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The final photo is from the stairs leading up to the Kiyomizudera temple. In the next post I’ll show you a few images from the temple grounds. Meanwhile, participate in my print giveaway to win a unique fine art print of one of my images!

A happy couple near Kiyomizudera
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An ancient tree at the Shōren-in temple

An old tree at the Shoren-in temple

Jingu Michi road is abundant with buddhist temples and shinto shrines that offer a lot to see. One of the things that drew my attention were these old ancient trees at the Shōren-in temple’s website, a buddhist temple of the Tendai sect. This time we decided to admire the Camphor trees from the street instead of visiting the temple, but it is on my list of places to visit in the future. The entrance costs 500 yen for adults.

The processing of this image was quite simple. After some basic edits in Lightroom, I switched over to Photoshop where I removed power lines and other small but distracting objects. Then I opened the image in OnOne Perfect Effects, where I applied a paper texture selectively on the image to emphasize the warm tone and to add some vignetting to it. As you can see from Google street view below, the tree is as magnificent, if not even more spectacular, as it looks in the photo.

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Jingu Michi

Jingu Michi

Jingu Michi is a road stretching from the Heian Shrine to Maruyama Park near Chion-in temple on Wikipedia temple. Our planned route was to walk along Jingu Michi to the park, then continue along Nene no michi at Japanvisitor.com, a famous flagstone road to ninenzaka and sannenzaka and finally to the Kiyomizudera temple on Wikipedia.

The photo is taken about 800 meters from the Heian Shrine close to the Shōren-in temple that is known for its ancient camphor trees, some of which reach over the road. I processed the image with warm tones that have an old-fashioned feeling to emphasize the historical atmosphere and the warm sunny weather.

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Tomorrow everything will be better

Tomorrow everything will be better

I’m still working on bringing my old travel blog over to the new site, but I’ve also been working on some old images. This one was taken in Sendai and I intended to process it as a “realistic” travel image until I realized that there was a person in this image. I can’t believe that it took me four years to notice that little detail, but that changed the way I saw this image entirely and I decided took make it dark and moody. Once I’d decided to ditch realism, I went ahead and removed a utility pole that I didn’t like and applied split toning to give the image the look that I wanted.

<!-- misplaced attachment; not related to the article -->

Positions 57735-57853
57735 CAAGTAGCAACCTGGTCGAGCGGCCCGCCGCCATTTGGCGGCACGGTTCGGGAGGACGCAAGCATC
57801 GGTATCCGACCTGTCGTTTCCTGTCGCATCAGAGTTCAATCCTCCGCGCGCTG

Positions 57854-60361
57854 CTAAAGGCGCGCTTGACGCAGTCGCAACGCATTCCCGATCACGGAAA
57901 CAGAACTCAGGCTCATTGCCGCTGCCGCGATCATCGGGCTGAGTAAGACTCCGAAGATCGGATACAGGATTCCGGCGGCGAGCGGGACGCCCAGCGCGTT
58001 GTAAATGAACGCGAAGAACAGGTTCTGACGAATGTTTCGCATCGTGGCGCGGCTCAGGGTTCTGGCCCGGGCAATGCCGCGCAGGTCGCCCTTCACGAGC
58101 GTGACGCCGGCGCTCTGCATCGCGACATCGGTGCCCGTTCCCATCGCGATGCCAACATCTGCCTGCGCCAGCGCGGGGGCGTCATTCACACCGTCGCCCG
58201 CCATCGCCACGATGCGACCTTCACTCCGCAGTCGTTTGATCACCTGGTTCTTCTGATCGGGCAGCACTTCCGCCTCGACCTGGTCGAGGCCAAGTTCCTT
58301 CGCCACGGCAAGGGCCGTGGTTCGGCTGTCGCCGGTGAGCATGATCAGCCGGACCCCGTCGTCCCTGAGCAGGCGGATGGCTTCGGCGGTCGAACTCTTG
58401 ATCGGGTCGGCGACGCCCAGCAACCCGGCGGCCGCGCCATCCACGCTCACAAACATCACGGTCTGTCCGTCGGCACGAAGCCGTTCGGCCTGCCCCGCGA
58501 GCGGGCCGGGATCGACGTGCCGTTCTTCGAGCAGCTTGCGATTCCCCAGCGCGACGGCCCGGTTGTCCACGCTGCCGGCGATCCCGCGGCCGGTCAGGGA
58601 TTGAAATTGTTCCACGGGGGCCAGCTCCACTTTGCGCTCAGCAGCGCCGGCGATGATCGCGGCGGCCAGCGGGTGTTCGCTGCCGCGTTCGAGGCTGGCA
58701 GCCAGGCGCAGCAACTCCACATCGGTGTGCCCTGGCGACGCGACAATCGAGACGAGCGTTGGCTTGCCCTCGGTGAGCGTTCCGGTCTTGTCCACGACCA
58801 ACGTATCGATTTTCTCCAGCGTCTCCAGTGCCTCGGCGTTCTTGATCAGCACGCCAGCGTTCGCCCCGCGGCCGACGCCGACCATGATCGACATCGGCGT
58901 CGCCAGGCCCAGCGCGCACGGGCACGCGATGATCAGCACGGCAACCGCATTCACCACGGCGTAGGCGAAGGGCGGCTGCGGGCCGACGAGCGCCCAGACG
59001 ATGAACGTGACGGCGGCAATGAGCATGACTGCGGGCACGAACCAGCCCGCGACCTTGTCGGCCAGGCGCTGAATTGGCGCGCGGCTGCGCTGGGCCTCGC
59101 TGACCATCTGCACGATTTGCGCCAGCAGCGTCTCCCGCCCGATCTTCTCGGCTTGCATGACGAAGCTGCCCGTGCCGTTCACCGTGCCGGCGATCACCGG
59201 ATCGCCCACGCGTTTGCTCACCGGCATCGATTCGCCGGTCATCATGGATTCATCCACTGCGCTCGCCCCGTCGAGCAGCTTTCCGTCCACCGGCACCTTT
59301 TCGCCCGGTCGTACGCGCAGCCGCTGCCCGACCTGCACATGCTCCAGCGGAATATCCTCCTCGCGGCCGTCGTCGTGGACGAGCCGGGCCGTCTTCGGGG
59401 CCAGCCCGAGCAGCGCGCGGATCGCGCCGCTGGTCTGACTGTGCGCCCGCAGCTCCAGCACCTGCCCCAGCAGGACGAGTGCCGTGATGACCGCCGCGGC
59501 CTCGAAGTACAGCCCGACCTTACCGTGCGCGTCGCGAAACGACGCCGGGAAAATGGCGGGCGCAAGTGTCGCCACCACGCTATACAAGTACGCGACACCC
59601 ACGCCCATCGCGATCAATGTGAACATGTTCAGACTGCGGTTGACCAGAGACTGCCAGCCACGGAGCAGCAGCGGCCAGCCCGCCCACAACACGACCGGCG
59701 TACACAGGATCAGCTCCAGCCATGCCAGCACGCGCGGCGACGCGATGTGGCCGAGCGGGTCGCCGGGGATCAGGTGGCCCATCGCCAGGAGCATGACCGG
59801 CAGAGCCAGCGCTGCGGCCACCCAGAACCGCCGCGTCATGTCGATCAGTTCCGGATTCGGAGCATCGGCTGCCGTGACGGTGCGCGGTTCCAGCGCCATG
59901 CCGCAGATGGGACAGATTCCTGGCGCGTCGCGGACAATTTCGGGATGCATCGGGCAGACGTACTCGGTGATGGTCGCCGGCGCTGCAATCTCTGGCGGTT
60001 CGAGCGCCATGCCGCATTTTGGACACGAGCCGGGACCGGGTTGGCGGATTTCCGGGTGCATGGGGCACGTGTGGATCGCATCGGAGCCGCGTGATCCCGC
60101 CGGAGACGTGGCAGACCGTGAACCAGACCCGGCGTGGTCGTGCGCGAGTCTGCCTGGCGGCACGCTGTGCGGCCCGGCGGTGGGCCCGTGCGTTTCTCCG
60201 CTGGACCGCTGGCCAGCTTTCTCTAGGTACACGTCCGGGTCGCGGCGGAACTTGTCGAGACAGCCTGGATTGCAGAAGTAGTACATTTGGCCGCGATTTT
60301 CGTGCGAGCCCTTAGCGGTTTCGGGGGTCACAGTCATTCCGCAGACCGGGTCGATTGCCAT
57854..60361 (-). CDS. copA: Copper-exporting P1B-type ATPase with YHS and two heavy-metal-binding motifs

I also decided to give the site yet another facelift. It wasn’t too long ago that I changed the theme and restructured the site, but I found that the theme I was using didn’t met neither my needs nor my expectations. It was a pain to update and customize so when I had a chance to try the current theme from Graph Paper Press, I didn’t think twice about switching it. I really like the new simple look, and thanks to the responsive design, now the site looks great even on mobile devices! And there’s more! I’ve also added a new page that displays my latest Instagram images – you can access it from the left sidebar menu. Hope you like the changes.

A couple looking at a bonfire

A couple looking at a midsummer bonfire

The holiday is over and its time to head back home. This is the last image from the midsummer series, but I’m going to stick with the summer images for the time being. With the temperature being above zero and the constant rain there isn’t much to photograph right now.

Unlike the previous image that I made to look like a silhouette shot in Photoshop, this silhouette was created in camera. I took these photos with a 70-300 lens I borrowed from a friend but since I’d never used it before I missed a lot of shots that night. I think it was worthwhile to try a new lens because I did get a couple of nice shots that I couldn’t have taken with my own equipment and I had no pressure to succeed anyway, but if you can’t afford to miss an important shot, it is better to stick to the equipment you’re familiar with and comfortable using.

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Midsummer eve

Midsummer's eve

It’s almost time for winter solstice, but my image editing odyssey has brought me to a set of images from another of our great pagan festivities, midsummer eve. I took these a few years back in Kuokkala where the city of Jyväskylä was burning a bonfire. It attracted a fair number of city-dwellers and provided a nice background for candid shots.

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Waiting for the train

Waiting for the train

I don’t consider myself a street photographer, but I like to photograph people in their environments, especially when I’m traveling. I saw this young woman waiting for a train at Helsinki railway station from the platform I was standing at and thought that the train cars provided interesting frames for the image. I didn’t see what she was doing on the bench, but I thought she was probably checking her mobile phone.